Sulfites are not a modern trend or something that originated out of commercialization. They have been used in wine making at least as far back as the Greeks and Romans.
Sulfites are a byproduct of fermentation. So even if you donít add them, some level of sulfites will likely exist in the finished mead.
Filtration can strip flavor or aroma, but it can also improve flavor and aroma depending on what is being stripped out. Itís not a clear cut case of it always being a negative.


With that said, Iím not trying to convince you to use sulfites or filtering. You can still make a fine product without these, but there will be a few more hurdles to overcome.

akueck
04-10-2012, 02:25 PM
A few months of bottle monitoring is not a guarantee that the batch is stable. Some batches start up more than a year after they seem to be done, and the activity is often (but not always!) linked to weather and/or physical disturbance.

You can certainly go ahead with that plan if you want. Most of the time you will be fine bottling a finished mead after 2 years of aging in a carboy. Just be aware of the real risk you take. Most is not all and you might find some bottles blowing up on you over the years.

!Wine
04-10-2012, 05:37 PM
A few months of bottle monitoring is not a guarantee that the batch is stable. Some batches start up more than a year after they seem to be done, and the activity is often (but not always!) linked to weather and/or physical disturbance.

You can certainly go ahead with that plan if you want. Most of the time you will be fine bottling a finished mead after 2 years of aging in a carboy. Just be aware of the real risk you take. Most is not all and you might find some bottles blowing up on you over the years.

Risk analyzed and accepted. The alternative for me is really not pleasant. :D

Thanks!

akueck
04-10-2012, 09:00 PM
One thing I might suggest is storing bottles in a rubbermaid type container. That way if anything does blow its top, the mess is contained. If you can keep the temperature constant, that helps a lot too. Absolute temperature is best to be on the low side, but a constant temperature is probably more important than having a specific temperature.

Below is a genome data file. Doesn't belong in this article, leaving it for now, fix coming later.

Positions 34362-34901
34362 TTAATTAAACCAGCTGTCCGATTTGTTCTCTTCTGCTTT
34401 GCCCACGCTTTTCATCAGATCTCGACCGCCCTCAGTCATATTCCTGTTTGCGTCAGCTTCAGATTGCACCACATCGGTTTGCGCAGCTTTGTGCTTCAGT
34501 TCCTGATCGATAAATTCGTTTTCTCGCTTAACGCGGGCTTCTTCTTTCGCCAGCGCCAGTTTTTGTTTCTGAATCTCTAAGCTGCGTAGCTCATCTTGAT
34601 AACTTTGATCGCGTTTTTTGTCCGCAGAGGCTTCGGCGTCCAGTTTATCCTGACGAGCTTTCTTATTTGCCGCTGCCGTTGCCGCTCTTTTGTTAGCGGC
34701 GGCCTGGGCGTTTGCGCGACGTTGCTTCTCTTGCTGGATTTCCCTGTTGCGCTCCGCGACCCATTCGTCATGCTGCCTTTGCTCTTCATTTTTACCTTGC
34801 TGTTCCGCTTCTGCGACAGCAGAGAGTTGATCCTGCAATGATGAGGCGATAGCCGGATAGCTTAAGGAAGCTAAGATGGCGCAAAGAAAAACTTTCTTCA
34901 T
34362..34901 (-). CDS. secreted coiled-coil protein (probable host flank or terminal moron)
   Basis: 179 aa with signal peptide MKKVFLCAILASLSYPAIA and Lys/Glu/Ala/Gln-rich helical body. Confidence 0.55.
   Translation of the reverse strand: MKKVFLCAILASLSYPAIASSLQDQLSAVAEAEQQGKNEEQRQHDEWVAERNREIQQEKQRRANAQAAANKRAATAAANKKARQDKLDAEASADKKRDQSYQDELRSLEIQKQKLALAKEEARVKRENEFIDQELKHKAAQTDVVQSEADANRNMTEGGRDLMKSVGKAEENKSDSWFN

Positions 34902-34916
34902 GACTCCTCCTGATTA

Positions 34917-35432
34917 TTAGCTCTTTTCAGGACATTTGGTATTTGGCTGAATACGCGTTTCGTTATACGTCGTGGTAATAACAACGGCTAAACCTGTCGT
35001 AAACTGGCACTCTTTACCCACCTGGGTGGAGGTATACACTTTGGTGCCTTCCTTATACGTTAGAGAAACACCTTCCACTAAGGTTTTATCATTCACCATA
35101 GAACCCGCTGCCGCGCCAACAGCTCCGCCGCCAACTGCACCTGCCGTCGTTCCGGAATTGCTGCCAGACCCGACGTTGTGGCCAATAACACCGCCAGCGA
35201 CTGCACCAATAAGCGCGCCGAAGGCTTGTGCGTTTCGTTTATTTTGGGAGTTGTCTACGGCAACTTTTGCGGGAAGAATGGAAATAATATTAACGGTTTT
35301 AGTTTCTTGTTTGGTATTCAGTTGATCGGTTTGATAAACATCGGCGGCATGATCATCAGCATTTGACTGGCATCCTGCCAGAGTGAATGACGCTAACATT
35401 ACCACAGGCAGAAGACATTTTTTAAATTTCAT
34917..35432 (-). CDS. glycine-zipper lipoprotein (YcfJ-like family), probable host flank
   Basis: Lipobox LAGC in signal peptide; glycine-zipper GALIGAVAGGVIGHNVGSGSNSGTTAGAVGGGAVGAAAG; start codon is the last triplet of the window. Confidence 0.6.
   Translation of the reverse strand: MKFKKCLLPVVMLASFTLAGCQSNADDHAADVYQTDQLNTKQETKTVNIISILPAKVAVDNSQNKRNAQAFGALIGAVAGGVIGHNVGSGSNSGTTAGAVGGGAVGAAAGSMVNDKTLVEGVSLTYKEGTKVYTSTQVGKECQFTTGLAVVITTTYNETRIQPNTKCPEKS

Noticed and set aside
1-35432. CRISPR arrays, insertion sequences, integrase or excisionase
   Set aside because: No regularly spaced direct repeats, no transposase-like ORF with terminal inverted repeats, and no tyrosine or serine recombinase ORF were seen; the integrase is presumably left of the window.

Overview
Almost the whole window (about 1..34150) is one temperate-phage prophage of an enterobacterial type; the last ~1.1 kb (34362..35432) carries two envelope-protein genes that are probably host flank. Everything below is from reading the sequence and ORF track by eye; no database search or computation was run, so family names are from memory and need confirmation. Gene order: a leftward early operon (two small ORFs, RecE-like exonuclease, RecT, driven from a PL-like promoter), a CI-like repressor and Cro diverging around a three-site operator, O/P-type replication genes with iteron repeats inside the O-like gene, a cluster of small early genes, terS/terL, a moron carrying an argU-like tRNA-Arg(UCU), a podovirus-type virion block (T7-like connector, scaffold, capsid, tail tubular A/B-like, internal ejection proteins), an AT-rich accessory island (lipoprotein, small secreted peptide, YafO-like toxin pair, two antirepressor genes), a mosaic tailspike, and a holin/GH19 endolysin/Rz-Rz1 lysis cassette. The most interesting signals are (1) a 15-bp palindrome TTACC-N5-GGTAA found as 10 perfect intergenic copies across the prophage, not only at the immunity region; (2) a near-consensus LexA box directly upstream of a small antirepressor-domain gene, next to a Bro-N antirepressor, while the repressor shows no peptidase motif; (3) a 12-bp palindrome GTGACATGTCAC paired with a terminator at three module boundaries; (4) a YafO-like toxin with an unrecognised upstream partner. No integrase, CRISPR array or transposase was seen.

!Wine
04-11-2012, 03:47 AM
One thing I might suggest is storing bottles in a rubbermaid type container. That way if anything does blow its top, the mess is contained. If you can keep the temperature constant, that helps a lot too. Absolute temperature is best to be on the low side, but a constant temperature is probably more important than having a specific temperature.

Ya... I plan on bottling the half or full gallon and putting them at a nice 75F or so for a couple months. Figure that should help activate any leftover yeast :)

Since it will have the most lees in it... it should activate sooner than the full secondary... if it's going to.

Man... gouda cheese is really REALLY good. :D Drank too much wine last night and almost pissed off the wife.. fortunately I guess I figured that out and put myself to bed. LOL

Happy Fermenting!

jpog
04-11-2012, 11:59 AM
Serious question here guys but after bottling could you store your bottles in a fridge or something below 55F, the sheet I have for yeasts have almost all of the become in-active at low temperatures (usually around 59 F, from my sheet). That would decrease the chance of the bottle bombs even further.

akueck
04-11-2012, 12:57 PM
Cold does help, but some strains will continue to ferment even down into the 40s. It will be slower, but you probably can't guarantee stopping them completely with cold unless is down near freezing. And that's not really a good long-term storage temperature.

!Wine
04-13-2012, 02:50 PM
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Chevette Girl
04-18-2012, 01:13 AM
So... time is your answer for non-chemical wines. Chemicals are the answer for bottling quickly.


Pretty much. Procrastination can be a strenght rather than a weakness in wine and meadmaking :)

Although I have had a few batches that kept bubbling slowly for years, no matter what I did until I hit it with chemicals... every now and then, a batch needs corrective action. They're tools in the toolbox for me, I don't use them unless I have a reason to...

!Wine
04-18-2012, 07:51 PM
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TAKeyser
04-19-2012, 02:46 AM
!Wine,
Thinking about what you are attempting to accomplish and I'm surprised no one has mentioned it previously, but you may want to give encapsulated yeast a try http://morewinemaking.com/search?search=encapsulated+yeast

Chevette Girl
04-19-2012, 10:34 AM
Huh, yeah! That would certainly be an interesting experiment!

!Wine
04-22-2012, 02:18 PM
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Moderated for content by Oskaar

Moderate this!

I'd reply but.... programmed folks don't like being called programmed and use censorship to make themselves feel better. *shrug*

Screw your fermenting. *shrug*